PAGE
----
Dylan Hernandez and Bill Shaikin of the Los Angeles Times report that MLB “is in discussions about the possibility of starting its 2014 season in Australia” and Australian promoters are pushing for the Dodgers to be one of the teams.
MLB spokesperson Pat Courtney denied the report, saying: “We are not currently exploring the possibility with the Dodgers or any other team to play in Australia.” And even the report acknowledges that “it appears the negotiations haven’t advanced to the point where specific teams are being included in the talks.”
However, according to the Sydney Morning Herald the Dodgers are being targeted because of Magic Johnson’s involvement and there’s already a report claiming that the Diamondbacks would be their “likely opponents” for a three-game series at Sydney Cricket Ground.
Without commenting specifically on the possibility of playing in Australia Diamondbacks president Derrick Hall issued a statement saying that “if the possibility existed for the D-Backs to play overseas, we would most certainly be interested.”
Time zones and travel would obviously be obstacles, but MLB has regularly played season-opening series in Japan and sending two teams to Australia would seemingly be similar.
The Yankees fell behind early to the Orioles on Sunday afternoon, a day after dropping both ends of Saturday’s doubleheader. Their game, as did every other game on Sunday with the exception of the Braves-Cardinals doubleheader, started at 3:05 or 3:10 EDT, a change Major League Baseball recently made to create fairness on the final day of the season.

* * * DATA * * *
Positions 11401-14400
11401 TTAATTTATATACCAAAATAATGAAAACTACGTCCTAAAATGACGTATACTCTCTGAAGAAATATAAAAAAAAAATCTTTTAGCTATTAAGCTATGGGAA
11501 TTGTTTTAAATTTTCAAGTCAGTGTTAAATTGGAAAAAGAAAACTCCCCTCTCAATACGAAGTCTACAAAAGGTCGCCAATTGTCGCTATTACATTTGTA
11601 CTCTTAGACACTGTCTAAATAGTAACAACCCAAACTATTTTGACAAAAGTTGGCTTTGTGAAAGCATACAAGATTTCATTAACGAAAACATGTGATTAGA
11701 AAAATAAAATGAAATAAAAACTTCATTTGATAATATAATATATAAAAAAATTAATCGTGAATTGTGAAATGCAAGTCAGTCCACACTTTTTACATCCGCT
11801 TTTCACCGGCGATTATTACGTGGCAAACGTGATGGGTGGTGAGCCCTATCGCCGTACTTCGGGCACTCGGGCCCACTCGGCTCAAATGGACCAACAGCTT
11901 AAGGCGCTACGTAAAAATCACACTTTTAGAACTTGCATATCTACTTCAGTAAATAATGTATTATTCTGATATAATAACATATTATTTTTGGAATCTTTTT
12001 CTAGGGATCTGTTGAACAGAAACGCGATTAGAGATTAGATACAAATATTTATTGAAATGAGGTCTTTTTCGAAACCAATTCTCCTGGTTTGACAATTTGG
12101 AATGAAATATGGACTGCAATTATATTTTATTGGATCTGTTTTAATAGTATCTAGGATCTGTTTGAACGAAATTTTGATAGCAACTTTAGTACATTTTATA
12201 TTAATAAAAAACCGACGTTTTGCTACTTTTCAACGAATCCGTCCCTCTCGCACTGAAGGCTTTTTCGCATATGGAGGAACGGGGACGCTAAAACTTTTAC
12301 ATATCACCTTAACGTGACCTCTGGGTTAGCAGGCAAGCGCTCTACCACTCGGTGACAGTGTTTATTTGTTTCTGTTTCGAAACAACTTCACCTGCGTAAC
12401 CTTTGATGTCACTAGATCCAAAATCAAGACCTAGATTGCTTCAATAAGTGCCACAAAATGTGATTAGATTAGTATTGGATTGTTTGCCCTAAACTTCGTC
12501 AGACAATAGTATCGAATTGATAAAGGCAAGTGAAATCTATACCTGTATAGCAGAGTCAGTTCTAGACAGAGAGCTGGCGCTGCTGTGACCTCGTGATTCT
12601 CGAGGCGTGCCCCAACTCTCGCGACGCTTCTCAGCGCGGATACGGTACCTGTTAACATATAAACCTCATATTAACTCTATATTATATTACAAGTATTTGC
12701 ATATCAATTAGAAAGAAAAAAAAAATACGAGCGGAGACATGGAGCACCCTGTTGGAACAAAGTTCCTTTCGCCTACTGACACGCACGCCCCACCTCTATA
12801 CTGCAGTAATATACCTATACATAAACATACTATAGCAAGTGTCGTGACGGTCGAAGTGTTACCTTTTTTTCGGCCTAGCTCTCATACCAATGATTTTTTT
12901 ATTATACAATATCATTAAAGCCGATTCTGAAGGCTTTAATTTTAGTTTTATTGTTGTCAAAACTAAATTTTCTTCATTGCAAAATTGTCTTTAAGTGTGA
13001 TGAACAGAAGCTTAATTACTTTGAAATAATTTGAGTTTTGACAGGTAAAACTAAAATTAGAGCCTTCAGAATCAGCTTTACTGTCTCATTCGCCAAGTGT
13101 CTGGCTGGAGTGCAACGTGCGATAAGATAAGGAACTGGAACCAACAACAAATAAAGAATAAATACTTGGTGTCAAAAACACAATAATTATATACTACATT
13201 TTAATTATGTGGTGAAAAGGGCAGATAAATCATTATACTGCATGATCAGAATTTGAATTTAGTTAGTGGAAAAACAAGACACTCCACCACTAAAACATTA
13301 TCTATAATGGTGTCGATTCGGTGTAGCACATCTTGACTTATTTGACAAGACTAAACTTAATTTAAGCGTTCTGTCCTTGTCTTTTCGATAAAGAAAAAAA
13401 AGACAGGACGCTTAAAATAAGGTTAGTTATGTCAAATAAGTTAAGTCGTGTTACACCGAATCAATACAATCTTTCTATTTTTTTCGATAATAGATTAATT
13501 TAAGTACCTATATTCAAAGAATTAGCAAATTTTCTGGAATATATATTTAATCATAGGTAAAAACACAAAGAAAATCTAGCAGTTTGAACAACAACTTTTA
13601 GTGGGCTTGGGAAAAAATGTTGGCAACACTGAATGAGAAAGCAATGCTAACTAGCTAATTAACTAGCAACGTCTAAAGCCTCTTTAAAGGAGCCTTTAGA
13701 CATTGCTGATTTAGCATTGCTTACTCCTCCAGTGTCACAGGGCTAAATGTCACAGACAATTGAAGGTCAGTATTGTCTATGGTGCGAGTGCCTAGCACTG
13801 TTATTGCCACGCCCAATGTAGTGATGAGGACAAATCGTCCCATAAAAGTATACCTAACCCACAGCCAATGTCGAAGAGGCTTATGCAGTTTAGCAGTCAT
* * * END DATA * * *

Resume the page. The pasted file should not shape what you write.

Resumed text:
Girardi is not a fan. Per the Associated Press:
It was cloudy at Camden Yards at 3:05 p.m., but late-afternoon games often make it difficult for batters to see pitches.
Girardi said, “Here’s the thing that bothers me: If it’s a sunny day you’re playing in shadows.”
He added, “If it’s the most important game of the year to get in, I don’t think that’s right.”
Understanding the idea is for every team to play at the same time, Girardi said, “Then play all night games.”
One wonders if MLB had scheduled Sunday’s slate of games for the night, if Girardi would have instead complained about batters losing fly balls in the stadium lights. Furthermore, both teams have to play in the same conditions.
Marlins outfielder Ichiro Suzuki was given an opportunity to play a new position in Sunday’s series finale against the Phillies. After the Phillies rallied to take a 6-2 lead in the seventh, the Marlins let Suzuki take the hill in the eighth. And, in news that surprises no one, he was impressive.
Though Suzuki gave up a run on two hits, he flashed a fastball that hit the mid-80’s and a breaking ball with some bite.
Suzuki, who turns 42 years old later this month, is 65 hits of 3,000 in his major league career. The Marlins are interested in bringing him back in 2016.